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BA pilots vote in favour of industrial action in pay row

The airline will seek an injunction on Tuesday in the High Court to halt any action.

BA will seek an injunction in the High Court to halt any action (Steve Parsons/PA)
BA will seek an injunction in the High Court to halt any action (Steve Parsons/PA)

British Airways pilots have voted heavily in favour of industrial action in a dispute over pay.

Members of the British Airline Pilots’ Association (Balpa) backed action by more than 9-1 on a turnout of 90%.

The airline will seek an injunction on Tuesday in the High Court to halt any action.

This strong result demonstrates the resolve of BA pilots and shows BA that it must table a sensible improved offer if a strike is to be averted Brian Strutton, Balpa general secretary

Balpa did not announce what action it would take but said further negotiations were on hold because of the legal move by BA.

Balpa general secretary Brian Strutton said: “This strong result demonstrates the resolve of BA pilots and shows BA that it must table a sensible improved offer if a strike is to be averted.

“Sadly three days of Acas talks have not moved the company’s position one iota. Settlement of this dispute is in BA’s hands.

“We do not wish to inconvenience our customers, which is why we have tried to resolve this matter through negotiation starting last November – it is BA who has regrettably chosen to drag this out into the summer months.”

We continue to pursue every avenue to find a solution to protect our customers' travel plans and avoid industrial action BA spokesman

A BA spokesman said: “We continue to pursue every avenue to find a solution to protect our customers’ travel plans and avoid industrial action.

“We urge Balpa to return to talks as soon as possible.”

Balpa said it believes the cost to BA to settle the dispute is “significantly” less than the cost of a single day’s strike action.

A statement said: “BA is making massive profits as a result of the hard work and dedication of staff, including because of sacrifices made during hard times.

“Thankfully BA is no longer in a fight for survival so, like the airline’s senior managers and directors, pilots deserve a small fraction of that profit via, for instance, a profit share scheme.

“We remain hopeful that this dispute can be resolved before strike action, but we remain committed to action if necessary.”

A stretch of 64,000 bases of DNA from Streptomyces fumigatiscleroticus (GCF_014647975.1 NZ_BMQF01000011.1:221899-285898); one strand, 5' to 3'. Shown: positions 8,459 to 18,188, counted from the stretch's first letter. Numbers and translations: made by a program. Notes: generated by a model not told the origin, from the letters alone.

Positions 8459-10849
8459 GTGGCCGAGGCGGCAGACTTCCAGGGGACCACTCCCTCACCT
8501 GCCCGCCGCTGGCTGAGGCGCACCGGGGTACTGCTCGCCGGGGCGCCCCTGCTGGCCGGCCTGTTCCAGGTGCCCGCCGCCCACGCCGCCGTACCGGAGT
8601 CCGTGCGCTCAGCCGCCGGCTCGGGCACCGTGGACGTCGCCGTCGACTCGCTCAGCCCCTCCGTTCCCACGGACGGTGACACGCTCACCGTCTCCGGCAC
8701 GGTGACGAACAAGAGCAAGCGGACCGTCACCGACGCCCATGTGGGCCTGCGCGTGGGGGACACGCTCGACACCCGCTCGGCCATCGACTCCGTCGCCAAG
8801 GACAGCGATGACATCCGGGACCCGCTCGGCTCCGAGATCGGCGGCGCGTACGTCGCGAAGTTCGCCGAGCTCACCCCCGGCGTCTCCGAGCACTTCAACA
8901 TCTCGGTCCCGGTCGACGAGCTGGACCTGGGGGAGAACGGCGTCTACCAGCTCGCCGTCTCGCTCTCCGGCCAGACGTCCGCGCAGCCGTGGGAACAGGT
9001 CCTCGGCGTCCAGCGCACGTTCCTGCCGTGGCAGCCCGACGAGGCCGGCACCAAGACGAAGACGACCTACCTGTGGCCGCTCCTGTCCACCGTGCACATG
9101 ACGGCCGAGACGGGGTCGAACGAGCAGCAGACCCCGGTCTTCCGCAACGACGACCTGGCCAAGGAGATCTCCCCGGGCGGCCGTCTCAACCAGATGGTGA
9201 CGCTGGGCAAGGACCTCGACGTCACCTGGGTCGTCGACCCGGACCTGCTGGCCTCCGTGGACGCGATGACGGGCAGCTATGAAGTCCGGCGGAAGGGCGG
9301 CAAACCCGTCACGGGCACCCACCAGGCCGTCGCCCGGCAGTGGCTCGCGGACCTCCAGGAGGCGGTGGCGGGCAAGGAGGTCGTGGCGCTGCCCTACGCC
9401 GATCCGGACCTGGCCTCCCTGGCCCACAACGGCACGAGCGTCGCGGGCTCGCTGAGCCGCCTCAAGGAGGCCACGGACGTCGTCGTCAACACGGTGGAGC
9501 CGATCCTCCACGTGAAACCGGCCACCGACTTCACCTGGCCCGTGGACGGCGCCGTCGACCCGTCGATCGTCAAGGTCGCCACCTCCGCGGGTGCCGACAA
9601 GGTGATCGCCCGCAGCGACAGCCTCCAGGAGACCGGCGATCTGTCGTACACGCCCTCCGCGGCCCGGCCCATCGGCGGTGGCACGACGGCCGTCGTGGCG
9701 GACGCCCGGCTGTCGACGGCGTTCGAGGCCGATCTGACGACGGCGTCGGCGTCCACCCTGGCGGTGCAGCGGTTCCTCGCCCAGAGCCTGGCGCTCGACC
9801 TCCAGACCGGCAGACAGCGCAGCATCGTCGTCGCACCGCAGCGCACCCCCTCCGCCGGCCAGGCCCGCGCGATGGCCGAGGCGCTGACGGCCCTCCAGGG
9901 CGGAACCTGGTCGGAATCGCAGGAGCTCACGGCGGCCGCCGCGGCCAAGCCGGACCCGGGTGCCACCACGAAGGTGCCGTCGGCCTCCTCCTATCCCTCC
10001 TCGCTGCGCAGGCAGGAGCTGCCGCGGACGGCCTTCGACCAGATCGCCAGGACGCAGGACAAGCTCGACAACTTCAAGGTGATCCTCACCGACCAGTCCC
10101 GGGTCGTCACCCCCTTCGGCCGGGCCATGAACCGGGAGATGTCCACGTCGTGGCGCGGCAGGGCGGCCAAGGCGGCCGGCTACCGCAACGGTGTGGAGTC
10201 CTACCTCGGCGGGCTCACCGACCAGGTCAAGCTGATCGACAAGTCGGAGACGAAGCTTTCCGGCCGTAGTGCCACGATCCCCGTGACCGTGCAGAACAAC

BA said its offer to pilots was worth 11.5% over three years.

BA later added: “We are very disappointed that Balpa has chosen to threaten the travel plans of thousands of our customers, over the summer holidays, with possible strike action.  

“We remain open to working with Balpa to reach an agreement, which we have been doing since December.

“Our proposed pay offer of 11.5% over three years is fair, and by contrast to Balpa the Unite and GMB trade unions, which represent nearly 90% of all British Airways colleagues, have already recommended the same pay offer to their members.”

Unite announced that more than 90 firefighters and fire and rescue staff at Heathrow had voted for strike action in a separate dispute over pay.

They will join over 4,000 Heathrow workers in their second and third two-day strikes planned for August 5-6, and August 23-24.

The first two-day strike, which involves over 4,000 security guards, engineers, passenger service operatives and passenger service drivers, is set to take place on July 26-27 unless a breakthrough in talks between Unite and Heathrow Airport at the conciliation service Acas can be found.

The planned strikes follow the rejection of an 18-month pay offer amounting to 2.7% which according to Unite amounts to £3.75 extra a day for the lowest paid workers involved in the dispute.

Unite regional officer Russ Bull said: “Bosses at Heathrow Airport need to heed this massive vote in favour of strike action by a group of workers who are essential to the airport’s safety.

“They need to seize the window of opportunity that talks at the conciliation service Acas offer and work with Unite to resolve this pay dispute.

“The disruption of strike action can be avoided, but only if Heathrow Airport bosses start listening to staff across the airport.

“Workers who are essential to the smooth and safe running of Heathrow are sick and tired of bosses pleading poverty and being told to accept a pittance of a pay rise, while shareholders receive billions in dividends.”

“Our members do not take strike action lightly, but they have grown increasingly frustrated. This is a dispute which could have been sorted months ago.”

Meanwhile, Unite announced that a planned 24-hour strike by check-in staff on Thursday at Stansted Airport has been suspended, while staff vote on an improved pay offer.

The dispute involves passenger service agents employed by Stobart Aviation Services Limited, which has the easyJet contract at the Essex airport.

PA

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